The conflict between the army under General Abdel Fattah al-Burhan and the paramilitary Rapid Support Forces (RSF) commanded by Mohamed Hamdan Daglo broke out on April 15.
Around 5,000 people have been killed, according to the Armed Conflict Location & Event Data Project, and more than 4 million have been uprooted.
"At least 498 children in Sudan and likely hundreds more have died from hunger, including two dozen babies in a state orphanage," Save the Children said in a statement.
The British charity said it had been forced to close 57 of its nutrition facilities since the war began and that stocks were running "critically low" in the 108 it still operates.
"Never did we think we would see children dying from hunger in such numbers, but this is now the reality in Sudan," said Save the Children's Sudan country director, Arif Noor.
"Seriously ill children are arriving in the arms of desperate mothers and fathers at nutrition centers across the country and our staff have few options on how to treat them."
"We are seeing children dying from entirely preventable hunger."
In a statement last week, the heads of 20 international humanitarian organisations warned that "more than 6 million Sudanese people are one step away from famine."
The violence continued on Tuesday, mainly in Khartoum and Darfur, a vast western region that is home to a quarter of Sudan's 48 million population.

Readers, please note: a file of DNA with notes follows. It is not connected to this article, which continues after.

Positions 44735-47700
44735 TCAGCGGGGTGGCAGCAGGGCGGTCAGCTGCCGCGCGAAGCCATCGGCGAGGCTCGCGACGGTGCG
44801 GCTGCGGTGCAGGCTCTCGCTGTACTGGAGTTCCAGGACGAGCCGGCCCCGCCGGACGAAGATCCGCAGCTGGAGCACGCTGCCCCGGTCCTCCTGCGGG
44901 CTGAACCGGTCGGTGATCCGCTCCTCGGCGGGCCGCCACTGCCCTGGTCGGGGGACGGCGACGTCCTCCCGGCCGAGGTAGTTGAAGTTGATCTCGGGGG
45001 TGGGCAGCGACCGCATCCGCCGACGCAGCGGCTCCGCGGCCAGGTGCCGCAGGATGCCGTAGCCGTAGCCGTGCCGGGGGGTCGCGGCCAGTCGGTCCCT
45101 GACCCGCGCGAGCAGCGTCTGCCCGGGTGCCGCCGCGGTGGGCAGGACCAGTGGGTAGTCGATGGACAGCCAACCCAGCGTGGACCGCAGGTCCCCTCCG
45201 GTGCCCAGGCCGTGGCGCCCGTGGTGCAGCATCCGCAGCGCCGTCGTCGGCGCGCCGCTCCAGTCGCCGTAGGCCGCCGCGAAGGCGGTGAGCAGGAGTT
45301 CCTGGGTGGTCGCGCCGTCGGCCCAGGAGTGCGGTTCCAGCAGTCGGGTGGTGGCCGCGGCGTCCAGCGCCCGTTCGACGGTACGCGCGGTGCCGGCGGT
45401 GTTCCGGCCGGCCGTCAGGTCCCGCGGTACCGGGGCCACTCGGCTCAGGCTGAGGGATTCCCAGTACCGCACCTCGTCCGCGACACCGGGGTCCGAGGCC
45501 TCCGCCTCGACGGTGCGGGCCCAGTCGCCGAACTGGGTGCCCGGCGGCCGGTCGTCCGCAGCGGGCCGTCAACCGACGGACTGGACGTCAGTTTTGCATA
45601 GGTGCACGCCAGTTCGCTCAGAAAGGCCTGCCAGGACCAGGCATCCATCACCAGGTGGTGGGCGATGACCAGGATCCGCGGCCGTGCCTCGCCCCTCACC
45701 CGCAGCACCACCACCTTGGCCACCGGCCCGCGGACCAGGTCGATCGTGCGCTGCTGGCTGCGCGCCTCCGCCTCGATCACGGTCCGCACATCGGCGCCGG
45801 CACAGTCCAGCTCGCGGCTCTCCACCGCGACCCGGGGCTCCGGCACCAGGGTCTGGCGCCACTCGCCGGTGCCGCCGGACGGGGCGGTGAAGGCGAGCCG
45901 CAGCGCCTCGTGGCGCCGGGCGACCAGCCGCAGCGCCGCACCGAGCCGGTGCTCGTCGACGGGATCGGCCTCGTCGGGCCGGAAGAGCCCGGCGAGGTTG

The fighting in Darfur is concentrated in Nyala, Sudan's second city, where the United Nations says at least 60 people have been killed, 250 wounded and 50,000 since August 11.
The army said its commander there had been killed on Monday.
Trucks carrying aid have been unable to gain access to Nyala, while the only hospital still operating in the South Darfur capital says it has been overwhelmed with wounded.
The war spread this month to the North Darfur state capital of El Fasher, with at least 27 localities burned down by the RSF and allied Arab militias, according to the Humanitarian Research Lab at the Yale School of Public Health.
"No one is stopping them. The RSF are moving freely while the army is turtled in its bases," Nathaniel Raymond, who heads the Lab, told AFP.